Brian Grasso, of Structure, aims for “soft, approachable, food-friendly” wines, such as his fruit-forward Bauhaus Syrah. Next, Structure’s Malbec (“Washington does so well with Rhone varietals”) and top-of-the-line Foundation Syrah (“Washington’s best varietal”). I took a bottle along to dinner that night at Lark, about which Brian told me, “I ordered the beef tartare. And then for dessert, I ordered another beef tartare.”
I can understand that. Some might call Lark the best restaurant in Seattle; others, the best in the neighborhood. Under dangling Edison bulbs fenced by tall windows, I made a meal of small plates: foie gras with pureed rhubarb and duck jus, followed by a raviolo, big as a Frisbee, plump with asparagus and atop melted leeks, nettle butter, pecorino, and a sunny egg; finally, mussels in red curry with lime, peanuts, and coconut. Yes!
Revel, a James Beard winner, blends right into its counter-cultural neighborhood with pop art on the walls of a hipsters’ canteen. Grab a seat at the counter to watch the cooks’ alchemy while slurping short-rib dumplings, pork-belly pancake with kimchi, rice bowls starring tuna or paneer, or my fine choice, seaweed noodles mined with Dungeness crab and red curry. Finish with a trio of tiny donuts built of cardamom with sweet-tart lemon curd, burnt-honey caramel, and candied walnuts.
Pac Rim’s also the name of the game at Triple Door, a svelte jazz club with food from its sister, Wild Ginger. Going with small plates again, I bolted down roasted shiitake spring rolls; chicken pot stickers attended by black vinegar; and bao buns lush with star anise-roasted duck. Add an elite cocktail and settle in.
The Chihuly site boasts a café as winning as the art. It’s called Collections because that’s what its decor celebrates: Chihuly’s personal amassment of, say, dozens of accordions that sway from the ceiling; ceramic dogs; bottle openers; pocket knives; inkwells; alarm clocks. Well, you get the idea.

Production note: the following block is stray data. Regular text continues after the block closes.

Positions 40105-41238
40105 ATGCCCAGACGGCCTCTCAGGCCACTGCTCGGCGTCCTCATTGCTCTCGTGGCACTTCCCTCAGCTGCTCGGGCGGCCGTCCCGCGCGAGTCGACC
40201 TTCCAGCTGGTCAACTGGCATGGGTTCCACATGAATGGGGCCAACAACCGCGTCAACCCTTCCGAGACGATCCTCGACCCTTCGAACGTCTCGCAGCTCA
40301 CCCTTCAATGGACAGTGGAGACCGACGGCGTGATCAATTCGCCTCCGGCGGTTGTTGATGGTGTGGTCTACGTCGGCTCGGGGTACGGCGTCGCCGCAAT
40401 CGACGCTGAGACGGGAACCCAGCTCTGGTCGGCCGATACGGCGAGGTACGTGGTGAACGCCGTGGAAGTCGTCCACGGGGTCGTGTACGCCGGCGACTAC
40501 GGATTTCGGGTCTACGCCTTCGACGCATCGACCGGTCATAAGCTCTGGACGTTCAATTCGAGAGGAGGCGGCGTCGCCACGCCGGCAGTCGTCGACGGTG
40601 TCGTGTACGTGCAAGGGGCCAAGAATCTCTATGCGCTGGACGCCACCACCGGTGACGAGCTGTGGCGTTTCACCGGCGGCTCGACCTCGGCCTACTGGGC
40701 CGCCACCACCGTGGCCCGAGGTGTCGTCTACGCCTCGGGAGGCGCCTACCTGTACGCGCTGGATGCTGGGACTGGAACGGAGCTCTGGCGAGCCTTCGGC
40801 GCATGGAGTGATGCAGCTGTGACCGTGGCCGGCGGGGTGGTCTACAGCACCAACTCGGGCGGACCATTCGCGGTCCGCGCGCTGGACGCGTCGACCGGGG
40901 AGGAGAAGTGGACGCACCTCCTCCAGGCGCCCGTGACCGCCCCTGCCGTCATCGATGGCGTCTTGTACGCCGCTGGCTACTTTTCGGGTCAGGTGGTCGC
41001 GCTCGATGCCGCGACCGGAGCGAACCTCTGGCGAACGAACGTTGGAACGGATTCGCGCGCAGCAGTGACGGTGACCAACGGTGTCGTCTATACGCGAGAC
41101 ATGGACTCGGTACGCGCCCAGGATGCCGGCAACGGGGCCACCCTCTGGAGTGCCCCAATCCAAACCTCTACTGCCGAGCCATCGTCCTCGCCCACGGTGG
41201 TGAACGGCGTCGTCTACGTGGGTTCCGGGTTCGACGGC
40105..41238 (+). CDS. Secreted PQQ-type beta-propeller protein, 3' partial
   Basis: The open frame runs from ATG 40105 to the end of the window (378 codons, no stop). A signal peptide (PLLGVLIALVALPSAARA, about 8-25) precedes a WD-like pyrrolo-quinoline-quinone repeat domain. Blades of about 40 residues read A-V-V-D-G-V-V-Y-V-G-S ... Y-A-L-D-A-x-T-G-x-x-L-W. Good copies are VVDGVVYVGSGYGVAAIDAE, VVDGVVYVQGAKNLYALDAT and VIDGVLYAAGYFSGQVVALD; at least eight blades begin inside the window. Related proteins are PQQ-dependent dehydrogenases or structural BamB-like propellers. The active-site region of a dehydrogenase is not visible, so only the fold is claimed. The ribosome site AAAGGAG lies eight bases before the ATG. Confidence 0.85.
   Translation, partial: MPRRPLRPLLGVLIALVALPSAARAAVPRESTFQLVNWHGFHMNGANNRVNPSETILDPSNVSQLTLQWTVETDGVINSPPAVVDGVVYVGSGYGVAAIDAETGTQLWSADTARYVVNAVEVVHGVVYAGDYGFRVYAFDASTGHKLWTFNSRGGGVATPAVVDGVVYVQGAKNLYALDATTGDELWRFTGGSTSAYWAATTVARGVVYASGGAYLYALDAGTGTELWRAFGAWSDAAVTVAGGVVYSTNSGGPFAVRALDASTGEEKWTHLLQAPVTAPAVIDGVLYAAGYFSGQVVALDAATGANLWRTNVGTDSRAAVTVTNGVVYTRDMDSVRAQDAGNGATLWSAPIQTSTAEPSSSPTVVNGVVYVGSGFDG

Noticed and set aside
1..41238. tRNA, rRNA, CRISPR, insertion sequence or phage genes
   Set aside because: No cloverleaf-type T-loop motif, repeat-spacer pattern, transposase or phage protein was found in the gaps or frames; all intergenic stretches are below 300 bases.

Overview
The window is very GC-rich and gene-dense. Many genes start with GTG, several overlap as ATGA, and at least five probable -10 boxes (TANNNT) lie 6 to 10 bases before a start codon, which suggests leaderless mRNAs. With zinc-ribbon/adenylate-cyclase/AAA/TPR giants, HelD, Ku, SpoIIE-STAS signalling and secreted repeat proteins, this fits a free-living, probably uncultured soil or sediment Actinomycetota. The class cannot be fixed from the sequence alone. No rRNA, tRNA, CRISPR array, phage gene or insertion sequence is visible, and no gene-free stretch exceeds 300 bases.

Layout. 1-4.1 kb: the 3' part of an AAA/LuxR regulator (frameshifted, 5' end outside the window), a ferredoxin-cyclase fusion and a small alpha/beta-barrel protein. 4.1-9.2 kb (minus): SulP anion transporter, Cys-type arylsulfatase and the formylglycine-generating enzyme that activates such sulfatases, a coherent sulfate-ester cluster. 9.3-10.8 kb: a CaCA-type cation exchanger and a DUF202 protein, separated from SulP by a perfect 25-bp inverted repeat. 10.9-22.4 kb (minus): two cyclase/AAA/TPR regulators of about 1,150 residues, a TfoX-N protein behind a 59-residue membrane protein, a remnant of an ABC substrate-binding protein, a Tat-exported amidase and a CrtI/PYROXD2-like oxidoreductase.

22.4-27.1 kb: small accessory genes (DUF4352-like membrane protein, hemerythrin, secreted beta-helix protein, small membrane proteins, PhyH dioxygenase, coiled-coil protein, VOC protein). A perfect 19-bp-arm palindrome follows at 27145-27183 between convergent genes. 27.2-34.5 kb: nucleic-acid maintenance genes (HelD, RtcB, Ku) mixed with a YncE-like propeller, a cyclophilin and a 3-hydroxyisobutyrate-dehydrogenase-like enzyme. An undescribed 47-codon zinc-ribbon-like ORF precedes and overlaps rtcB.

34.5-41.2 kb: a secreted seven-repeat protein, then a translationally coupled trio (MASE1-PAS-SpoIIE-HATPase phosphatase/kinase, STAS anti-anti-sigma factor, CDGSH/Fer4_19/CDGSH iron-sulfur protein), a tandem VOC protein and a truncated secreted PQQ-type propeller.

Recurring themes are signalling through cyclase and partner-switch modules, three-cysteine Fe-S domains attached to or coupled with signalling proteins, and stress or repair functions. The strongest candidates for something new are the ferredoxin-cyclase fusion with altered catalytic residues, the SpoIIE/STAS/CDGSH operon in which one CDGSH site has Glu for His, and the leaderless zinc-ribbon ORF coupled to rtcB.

The chef’s menu focuses on what he identifies as the trend in Seattle kitchens: “Good, simple food with great ingredients from the farms across the mountains in Eastern Washington. Pike Place Market is a driving force.” What’s hot? “Korean barbecue. Dim sum. Distilling is huge. Chefs are starting to own farms, too, even growing wine grapes.” His menu reflects Chihuly’s taste for the classics: Dungeness crab cakes with apple-watermelon radish slaw, house-made buratta cheese, and (Dale’s favorite) a Northwest-style Louie salad starring more crab and shrimp.
Heading to Seattle Southside and the fare of its Asian residents, we lunched at Bai Tong, a classy Thai restaurant whose red curry—rich with coconut milk and sparked by chili paste—took me back to Bangkok. Din Tai Fung, which just opened next to Nordstrom (another Seattle-born operation) in Southcenter Mall, is the latest outpost of a family operation that harks back to Taiwan, says Manager Misun Jung, who leads me through an orgy of dim sum, starting with a bowl of rich chicken broth and tender meat, then bamboo baskets holding tiny dumplings, from pork xiao long bao to shrimp-topped shao mai, abetted by a mountain of garlicky green beans. Surrounded by Asian families who definitely know what they’re doing, I’m in heaven.
That evening, I dine at 13 Coins, a supper club frozen in time since 1972. It’s a must for everything—and I do mean everything—from oatmeal to Reubens, burly steaks to mounds of pasta, best-known for prime rib and piccatas (choose veal or, here, salmon). Everything comes with spaghetti laced with garlic butter and a side of lip from the cooks behind the counter. That’s prime seating for repartee that starts off with “Order of asparagus PLEASE SIR” screamed down the line by stand-up comics that masquerade as cooks.
Best for last: I’m staying at Cedarbrook Lodge, just minutes from the airport and the light rail station to the center city, surrounded by a forest of pines and birch. Its kitchen is headed by an alum of the French Laundry who plucks from gardens right outside my room to create standout fare like my starter, asparagus married with new potatoes and black truffle in pickled ramp vinaigrette. Next up, local foie gras with—what?—cocoa nib marshmallow, peanuts, Bourbon caramel, and banana bread. Never mind: it works. On to chili-glazed pork with fried green tomatoes, collard greens, and mascarpone polenta. Good? No. Outstanding.
On the way to the airport, pull over at Seattle Chocolates for a tour and tasting of elite flavors such as best-selling black fig pistachio or Arabica cherry espresso to dull the pain of leaving. For info, visit www.seattlesouthside.com and www.seattlegayscene.com.